Arbitrator: Reactor workers cannot blame cancer on radiation
By Yuval Yoaz, Haaretz Correspondent
There is no causal connection between the cancer contracted by 31 nuclear reactor workers and the level of their exposure to radioactive substances, ruled judge (ret.) Vardi Zeiler this week. The workers are therefore not eligible for compensation from the state, which they are suing, said Zeiler, the arbitrator between the workers and the state.
However, Zeiler also could not rule out a causal connection between the workers' disease and their exposure to chemicals and dangerous, cancer-causing substances during their work in the reactor.
Zeiler's ruling about the radioactive radiation was in keeping with the conclusion of a court-appointed panel of medical experts, which concluded that in the case of 31 out of 37 plaintiffs, no causal connection was found between the workers' disease and their job.
Zeiler said he did not have sufficient data to rule out the connection between the workers' morbidity and their exposure to dangerous substances. He blasted the nuclear reactor's management for failing to put together the relevant data and said the data and evidence provided by the management was "flimsy, incomplete and inaccurate."
Zeiler asked for information about all the substances that the workers were exposed to during the years they worked at the nuclear reactor, so that he could make a decision.
The six plaintiffs in whose case the medical experts did not rule out the causal relation between the disease and their work can take their suit to the next stage - proving the state's guilt.
The suits for damages filed by nuclear reactor workers who developed cancer and of the families of those who had died of cancer are being heard in the Jerusalem and Tel Aviv District Courts.
The plaintiffs, who filed suits at different times in Jerusalem, claim that the diseases they contracted were caused by their exposure to dangerous substances or to radioactivity. They say the state is responsible as its negligence led to their exposure to the substances and radiation.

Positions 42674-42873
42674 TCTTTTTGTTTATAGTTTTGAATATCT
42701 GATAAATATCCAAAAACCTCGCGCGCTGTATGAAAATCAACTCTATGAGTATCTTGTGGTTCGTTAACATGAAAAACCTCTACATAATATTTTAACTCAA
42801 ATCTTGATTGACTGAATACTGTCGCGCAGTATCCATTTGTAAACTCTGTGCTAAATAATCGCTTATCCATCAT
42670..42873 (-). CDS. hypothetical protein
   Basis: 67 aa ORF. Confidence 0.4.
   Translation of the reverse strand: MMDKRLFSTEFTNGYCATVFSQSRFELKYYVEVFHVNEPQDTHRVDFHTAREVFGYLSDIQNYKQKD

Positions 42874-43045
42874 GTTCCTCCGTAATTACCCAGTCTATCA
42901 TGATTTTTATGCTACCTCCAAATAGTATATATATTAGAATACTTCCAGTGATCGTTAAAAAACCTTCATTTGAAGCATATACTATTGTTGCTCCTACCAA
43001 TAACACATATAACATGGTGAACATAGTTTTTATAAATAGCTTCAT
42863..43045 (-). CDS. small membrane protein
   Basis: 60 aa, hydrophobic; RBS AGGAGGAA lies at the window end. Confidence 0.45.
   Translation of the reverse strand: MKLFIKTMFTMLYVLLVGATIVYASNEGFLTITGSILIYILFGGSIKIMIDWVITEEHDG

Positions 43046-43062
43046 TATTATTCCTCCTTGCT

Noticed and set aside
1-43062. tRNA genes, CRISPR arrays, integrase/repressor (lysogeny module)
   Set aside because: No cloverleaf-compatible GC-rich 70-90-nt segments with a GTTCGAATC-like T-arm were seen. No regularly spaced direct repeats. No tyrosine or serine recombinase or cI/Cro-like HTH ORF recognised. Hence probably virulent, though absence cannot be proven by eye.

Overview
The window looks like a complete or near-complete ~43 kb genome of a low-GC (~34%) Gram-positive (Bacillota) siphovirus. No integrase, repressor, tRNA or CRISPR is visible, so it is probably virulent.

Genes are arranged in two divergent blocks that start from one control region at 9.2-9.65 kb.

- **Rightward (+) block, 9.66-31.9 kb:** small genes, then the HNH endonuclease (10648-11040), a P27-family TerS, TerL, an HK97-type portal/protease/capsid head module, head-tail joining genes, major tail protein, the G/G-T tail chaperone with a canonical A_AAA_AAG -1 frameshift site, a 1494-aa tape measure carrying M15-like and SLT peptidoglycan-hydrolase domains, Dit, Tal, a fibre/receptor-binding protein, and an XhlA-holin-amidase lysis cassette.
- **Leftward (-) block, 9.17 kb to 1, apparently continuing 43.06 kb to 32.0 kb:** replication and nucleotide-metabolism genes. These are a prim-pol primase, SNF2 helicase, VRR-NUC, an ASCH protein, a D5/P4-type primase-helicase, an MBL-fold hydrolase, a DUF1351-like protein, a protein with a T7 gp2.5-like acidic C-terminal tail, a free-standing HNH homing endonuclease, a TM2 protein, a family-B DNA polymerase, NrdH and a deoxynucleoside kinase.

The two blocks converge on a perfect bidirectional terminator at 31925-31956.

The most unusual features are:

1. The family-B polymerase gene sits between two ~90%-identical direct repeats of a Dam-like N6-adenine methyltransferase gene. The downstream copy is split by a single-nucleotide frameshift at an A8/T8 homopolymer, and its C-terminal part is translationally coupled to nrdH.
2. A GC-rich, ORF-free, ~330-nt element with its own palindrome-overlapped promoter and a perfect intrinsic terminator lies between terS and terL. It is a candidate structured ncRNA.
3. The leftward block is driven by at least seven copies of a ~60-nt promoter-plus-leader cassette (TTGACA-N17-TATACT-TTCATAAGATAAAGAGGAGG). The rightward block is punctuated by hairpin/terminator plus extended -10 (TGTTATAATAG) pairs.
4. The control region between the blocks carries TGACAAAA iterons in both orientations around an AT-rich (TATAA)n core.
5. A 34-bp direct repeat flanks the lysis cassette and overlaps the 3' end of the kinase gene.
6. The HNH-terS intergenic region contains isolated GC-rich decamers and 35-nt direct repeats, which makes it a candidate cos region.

At a certain stage the suits were merged into one and four years ago Zeiler, who was the judge dealing with the case, decided to set up a medical experts committee headed by Professor Eran Dolev. The committee would serve as an "expert witness" about the causal relation between working in the reactor and illness.
The committee members were given free access to hear and receive all the information the plaintiffs wanted them to have with no restriction. They learned how the workers used to monitor their exposure to radiation.
The committee's conclusion, ruling out any causal relation in 31 of 37 cases, was presented in November 2003. According to the regulations in force, the total radiation a worker could be exposed to was 5 RAMs a year. Zeiler says the nuclear reactor workers were exposed to much lower levels of radiation than those permitted - - about 10 RAMs over a period of decades.
This level of radiation is equal in fact, to less than that of two CT treatments.
The state's representatives, attorneys Michal Brandenstein and Moshe Tadmor-Bernstein, showed the arbitrator epidemiology surveys conducted among the workers, showing that the morbidity rate of fatal diseases among the workers is no higher than those among the general population.
Zeiler ruled that these statistical studies have considerable weight as evidence. He also rejected the plaintiffs' demand to shift the " burden of proof" onto the state and said that since all the required material for the legal proceedings was at their disposal, they do not suffer from "lack of evidence."
The plaintiffs' lawyer, Reuven Lester, says "the arbitrator's decision about the dangerous substances confirms what we claimed all along - that in the absence of data, it is hard for the committee to deny the causal connection. If you work in a place that has cancerous materials and nobody records, documents or measures them, it is unacceptable to come to court afterward and say there is no data. The nuclear reactor management already told the court that it failed to document or record the dangerous materials, so what do they expect of the workers?"
Lester said the arbitrator's ruling to continue the arbitration about the exposure to cancerous substances opens the way to shift the burden of proof onto the state.